Daring to Question the Welfare State

Posted: Jun 30, 2001 12:00 AM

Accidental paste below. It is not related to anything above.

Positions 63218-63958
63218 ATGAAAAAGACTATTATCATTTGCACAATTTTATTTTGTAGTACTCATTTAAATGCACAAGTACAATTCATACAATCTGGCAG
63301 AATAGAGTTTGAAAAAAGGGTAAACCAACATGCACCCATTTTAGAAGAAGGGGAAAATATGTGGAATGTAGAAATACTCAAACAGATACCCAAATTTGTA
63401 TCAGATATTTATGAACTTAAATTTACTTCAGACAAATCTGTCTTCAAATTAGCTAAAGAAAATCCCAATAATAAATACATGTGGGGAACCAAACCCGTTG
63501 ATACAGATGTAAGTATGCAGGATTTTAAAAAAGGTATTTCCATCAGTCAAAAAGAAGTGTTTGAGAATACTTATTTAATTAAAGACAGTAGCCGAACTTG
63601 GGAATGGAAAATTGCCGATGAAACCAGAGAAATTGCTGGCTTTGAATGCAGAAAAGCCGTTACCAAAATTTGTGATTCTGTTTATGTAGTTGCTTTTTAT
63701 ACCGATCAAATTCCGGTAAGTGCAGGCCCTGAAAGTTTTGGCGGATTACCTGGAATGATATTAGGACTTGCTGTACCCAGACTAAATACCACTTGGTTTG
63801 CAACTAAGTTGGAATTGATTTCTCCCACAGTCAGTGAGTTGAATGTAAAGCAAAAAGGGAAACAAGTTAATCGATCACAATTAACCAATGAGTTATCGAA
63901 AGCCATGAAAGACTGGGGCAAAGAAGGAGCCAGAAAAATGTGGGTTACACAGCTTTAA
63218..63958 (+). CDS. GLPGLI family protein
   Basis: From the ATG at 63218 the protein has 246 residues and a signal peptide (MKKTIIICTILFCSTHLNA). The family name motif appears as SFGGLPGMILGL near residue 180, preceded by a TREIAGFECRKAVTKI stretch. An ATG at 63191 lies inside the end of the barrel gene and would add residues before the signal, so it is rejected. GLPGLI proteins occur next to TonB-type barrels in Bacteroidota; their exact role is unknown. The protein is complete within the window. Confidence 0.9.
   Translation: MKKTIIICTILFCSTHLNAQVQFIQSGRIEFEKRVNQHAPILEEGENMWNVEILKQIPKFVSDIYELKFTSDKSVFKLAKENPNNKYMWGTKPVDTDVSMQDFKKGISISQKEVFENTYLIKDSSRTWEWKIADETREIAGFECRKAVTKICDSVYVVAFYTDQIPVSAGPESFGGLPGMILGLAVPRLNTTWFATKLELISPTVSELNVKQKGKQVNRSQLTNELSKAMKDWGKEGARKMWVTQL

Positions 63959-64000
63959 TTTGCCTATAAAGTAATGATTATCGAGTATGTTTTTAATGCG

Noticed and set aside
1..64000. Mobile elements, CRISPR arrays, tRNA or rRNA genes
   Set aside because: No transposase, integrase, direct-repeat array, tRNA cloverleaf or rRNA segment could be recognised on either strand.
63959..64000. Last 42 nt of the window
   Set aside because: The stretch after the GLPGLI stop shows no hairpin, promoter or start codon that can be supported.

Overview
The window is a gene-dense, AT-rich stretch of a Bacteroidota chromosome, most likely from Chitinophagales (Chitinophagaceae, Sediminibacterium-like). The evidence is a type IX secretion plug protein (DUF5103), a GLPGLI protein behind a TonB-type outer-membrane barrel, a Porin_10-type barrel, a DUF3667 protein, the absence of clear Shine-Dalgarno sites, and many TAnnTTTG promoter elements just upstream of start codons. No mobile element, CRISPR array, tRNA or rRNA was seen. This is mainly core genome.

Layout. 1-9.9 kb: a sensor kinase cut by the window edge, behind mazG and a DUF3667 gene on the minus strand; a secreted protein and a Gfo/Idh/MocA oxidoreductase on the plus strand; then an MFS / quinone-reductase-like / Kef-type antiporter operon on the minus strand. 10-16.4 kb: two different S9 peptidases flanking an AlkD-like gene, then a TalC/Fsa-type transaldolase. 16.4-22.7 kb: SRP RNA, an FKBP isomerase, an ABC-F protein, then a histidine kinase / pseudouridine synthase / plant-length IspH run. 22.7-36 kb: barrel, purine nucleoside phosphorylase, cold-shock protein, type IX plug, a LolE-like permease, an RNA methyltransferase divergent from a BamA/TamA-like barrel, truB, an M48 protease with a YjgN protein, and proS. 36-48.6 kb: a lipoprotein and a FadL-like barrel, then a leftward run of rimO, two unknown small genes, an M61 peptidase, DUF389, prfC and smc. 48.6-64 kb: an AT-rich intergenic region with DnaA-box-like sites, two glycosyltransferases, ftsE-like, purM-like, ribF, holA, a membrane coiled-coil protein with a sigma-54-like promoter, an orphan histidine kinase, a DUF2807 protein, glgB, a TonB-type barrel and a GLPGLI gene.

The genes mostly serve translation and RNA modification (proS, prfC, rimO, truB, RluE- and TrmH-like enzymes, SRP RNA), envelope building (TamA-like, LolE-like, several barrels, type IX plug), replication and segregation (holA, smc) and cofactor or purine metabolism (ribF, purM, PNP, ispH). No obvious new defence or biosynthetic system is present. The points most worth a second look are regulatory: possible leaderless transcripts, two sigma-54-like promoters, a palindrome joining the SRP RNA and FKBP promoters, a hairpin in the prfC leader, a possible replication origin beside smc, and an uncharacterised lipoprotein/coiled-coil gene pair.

Did Treasury Secretary Paul O'Neill commit a "gaffe" of epic proportions? Former Clinton Labor Secretary Robert B. Reich certainly thinks so. In an interview with Financial Times, O'Neill said, "Able-bodied adults should save enough on a regular basis so that they can provide for their own retirement and, for that matter, health and medical needs." Shocking! Why, what subhuman dare question the logical, moral, philosophical and constitutional basis for the modern Welfare State? "The broad idea (for the government-provided social safety net)," says Reich, "was easily understood by the generation that experienced the depression, World War II, the Cold War and some deep recessions. Any family could find itself down on its luck through no fault of its own. ... Its breadwinner might lose his (almost always 'his') job and have a hard time finding another. Or he might become disabled or die, leaving his wife and children destitute. An elderly person or couple might lose everything in an economic downdraft and face their twilight years in grinding poverty. A humane society, it was assumed, would pool some of its resources to guard against these personal misfortunes." But the architect of the modern Welfare State, President Franklin Delano Roosevelt, in his Jan. 4, 1935, message to Congress, warned about the dangers of government welfare dependency, "The lesson of history, confirmed by the evidence immediately before me, shows conclusively that continued dependence upon relief induces a spiritual and moral disintegration fundamentally destructive to the national fiber. To dole out relief in this way is to administer a narcotic, a subtle destroyer of the human spirit. ... It is in violation of the traditions of America. ... The federal government must and shall quit this business of relief. ... We must preserve not only the bodies of the unemployed from destitution but also their self-respect, their self-reliance and courage and determination." The Reich mindset presumes that an "at risk" person possesses neither the means, resources nor ability to improve. But President Abraham Lincoln, a man not unfamiliar with bare-bones living, said, "There is not, of necessity, any such thing as the free hired laborer being fixed to that condition for life. ... The prudent, penniless beginner in the world labors for wages awhile, saves a surplus with which to buy tools or land for himself; then labors on his own account for a while, and at length hires another new beginner to help him. This is the just, and generous, and prosperous system, which opens the way to all -- gives hope to all, and ... improvement of conditions to all." Sister Connie Driscoll runs St. Martin de Porres House of Hope in Chicago, a home for alcohol- and drug-addicted single mothers. In addition to providing training on how to find a job, the house counsels ladies on the importance of assuming responsibility for one's own behavior. Sister Connie dismisses the need for a government-provided social safety net, "The problem is not lack of jobs, but the inability of people to work and be responsible with a paycheck." But shouldn't the government provide for these "lost souls"? Not according to Sister Connie, "The work is there. I see plenty of McDonald's 'help wanted' signs for $7.00 an hour along with a $100 signing bonus. The problem is not lack of jobs; it is bureaucracy and lack of accountability." Sister Connie feels private charity is well equipped to handle the needs of the disadvantaged and those who suffer unexpected misfortune. She reasons that the more government does -- and does inefficiently -- the more we see an I-gave-at-the-office mentality. (Still, according to Time magazine, "Charitable gifts by Americans totaled $190 billion in 1999 -- equivalent to one-third of the domestic federal budget, or 2 percent of our national income.") Barbara Ehrenreich's book, "Nickel and Dimed: On (Not) Getting By in America," echoes Reich's the-system-oppresses-people theme. She sought to demonstrate the near impossibility of surviving on minimum wages by taking entry-level jobs around the country. Ehrenreich describes the righteous indignation felt by a low-income worker, "When someone works for less pay than she can live on, when, for example, she goes hungry so that you can eat more cheaply and conveniently, then she has made a great sacrifice for you." But didn't we read in the Los Angeles Times of the progress of the mostly Hispanic fast-food workers in the Los Angeles area who took entry-level jobs, only to find themselves within a few years earning enough to purchase homes and cars? Jose Hernandez began working at McDonald's in 1990 for $3.35 an hour. He now earns $50,000 a year, and manages nearly 60 employees. "Look at what I am doing and how far I've come," said Hernandez. "I have a career, a real career, and I am supporting my family. My children can be proud of me." So leave it to academicians like Reich to discuss "gaffes." Others have work to do.